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PARIS “Encouraging” is how Etienne Cochet described the results of the first session of Who’s Next under his tenure as general manager of WSN Developpement, the trade show’s organizer, since joining in May.

“Considering the economic and political context we’re faced with in Europe and in France, we really weren’t sure what to expect, but the mood is upbeat,” the industry veteran said at the show’s closing on Monday. “We pulled out all the stops down to the fair’s architectural details, using punchy colors to help lift the mood and incite desire — and most importantly sales. And the sales came through.”

Out to up the fashion quotient, Cochet at a press conference earlier the same day revealed that the upcoming editions of accessories salon Première Classe Tuileries and apparel showcase Paris Sur Mode Tuileries, slated to run Sept. 29 to Oct. 2, will host the fashion and accessories collections of the laureates from this year’s ANDAM and the Hyères International Festival of Fashion and Photography.

As reported, both shows will integrate the Capsule Paris Women’s trade show and its lifestyle and fashion labels. Première Classe Tuileries will expand to fill three tents, allowing for a bigger range of brands including a larger focus on men’s accessories. Paris Sur Mode Tuileries is to move to a new tent near the park’s Place de la Concorde entrance.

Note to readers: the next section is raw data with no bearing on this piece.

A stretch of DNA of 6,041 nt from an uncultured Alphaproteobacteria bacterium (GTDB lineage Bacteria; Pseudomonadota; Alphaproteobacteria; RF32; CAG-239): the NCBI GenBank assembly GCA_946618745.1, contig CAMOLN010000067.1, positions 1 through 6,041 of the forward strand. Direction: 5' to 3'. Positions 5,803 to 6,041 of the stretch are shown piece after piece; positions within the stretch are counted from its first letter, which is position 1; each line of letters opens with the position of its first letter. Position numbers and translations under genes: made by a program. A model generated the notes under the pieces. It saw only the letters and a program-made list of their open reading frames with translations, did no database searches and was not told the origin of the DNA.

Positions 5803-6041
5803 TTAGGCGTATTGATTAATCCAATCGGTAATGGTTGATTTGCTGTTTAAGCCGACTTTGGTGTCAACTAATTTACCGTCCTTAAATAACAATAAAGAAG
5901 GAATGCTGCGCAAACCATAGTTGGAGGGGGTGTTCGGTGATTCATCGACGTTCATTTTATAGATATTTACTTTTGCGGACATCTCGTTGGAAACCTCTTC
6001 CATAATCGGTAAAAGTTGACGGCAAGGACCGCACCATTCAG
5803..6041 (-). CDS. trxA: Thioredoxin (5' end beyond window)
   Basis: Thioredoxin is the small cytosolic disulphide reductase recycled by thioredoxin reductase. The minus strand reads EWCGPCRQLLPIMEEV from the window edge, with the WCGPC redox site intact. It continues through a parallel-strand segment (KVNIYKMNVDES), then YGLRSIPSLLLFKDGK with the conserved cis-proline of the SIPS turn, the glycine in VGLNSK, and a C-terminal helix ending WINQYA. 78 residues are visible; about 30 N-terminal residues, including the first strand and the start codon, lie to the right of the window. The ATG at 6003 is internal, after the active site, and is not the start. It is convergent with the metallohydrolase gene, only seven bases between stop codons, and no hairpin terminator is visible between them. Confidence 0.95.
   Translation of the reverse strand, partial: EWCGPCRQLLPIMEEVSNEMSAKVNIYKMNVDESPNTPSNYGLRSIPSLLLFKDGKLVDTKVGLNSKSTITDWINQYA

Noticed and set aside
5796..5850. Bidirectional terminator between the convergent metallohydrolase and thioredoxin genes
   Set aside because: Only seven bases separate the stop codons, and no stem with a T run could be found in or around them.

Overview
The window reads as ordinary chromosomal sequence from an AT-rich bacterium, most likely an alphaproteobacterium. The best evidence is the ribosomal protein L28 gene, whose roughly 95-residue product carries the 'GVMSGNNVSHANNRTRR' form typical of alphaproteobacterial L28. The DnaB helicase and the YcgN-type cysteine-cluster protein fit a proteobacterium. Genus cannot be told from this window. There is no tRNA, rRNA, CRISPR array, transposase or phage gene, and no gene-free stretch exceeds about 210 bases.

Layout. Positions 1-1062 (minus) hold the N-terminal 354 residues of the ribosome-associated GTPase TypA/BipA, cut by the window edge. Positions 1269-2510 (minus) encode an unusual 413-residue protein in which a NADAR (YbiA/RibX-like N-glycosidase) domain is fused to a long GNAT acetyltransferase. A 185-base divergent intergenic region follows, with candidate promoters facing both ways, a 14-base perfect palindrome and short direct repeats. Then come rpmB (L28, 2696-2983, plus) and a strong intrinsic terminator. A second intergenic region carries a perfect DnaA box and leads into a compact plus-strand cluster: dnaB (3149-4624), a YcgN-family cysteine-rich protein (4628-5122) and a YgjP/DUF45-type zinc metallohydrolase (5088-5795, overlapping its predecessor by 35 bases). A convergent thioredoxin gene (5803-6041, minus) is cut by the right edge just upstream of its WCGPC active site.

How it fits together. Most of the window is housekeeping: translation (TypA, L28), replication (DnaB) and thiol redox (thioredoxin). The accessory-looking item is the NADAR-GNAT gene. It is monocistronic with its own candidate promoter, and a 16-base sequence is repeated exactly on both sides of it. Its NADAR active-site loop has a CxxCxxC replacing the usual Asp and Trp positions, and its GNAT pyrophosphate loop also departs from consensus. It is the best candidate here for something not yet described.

This was the swan song show for Boris Provost, director of brand strategy and international development at Who’s Next, who has been tapped by competitor Reed Expositions France to head up the group’s B2B show EquipHotel. His successor has not yet been confirmed.

Traffic at the sprawling four-day Who’s Next event, held at Paris’ Porte de Versailles, was still down, particularly among local buyers. Attendance figures, combined with those of Première Classe, fell 7 percent to 38,258 visitors versus last year’s session, organizers said. The number of French visitors declined 8.2 percent, with the number of those from abroad dipping 5.4 percent. The Americans were back with a 13.3 percent rise in attendance. There was also a strong turnout from Scandinavia and the Middle East.

Operating in a strained economic and political climate, and amid increasingly fierce competition on and off-line forcing them to up their game, buyers were on the hunt for brands with that extra je ne sais quoi.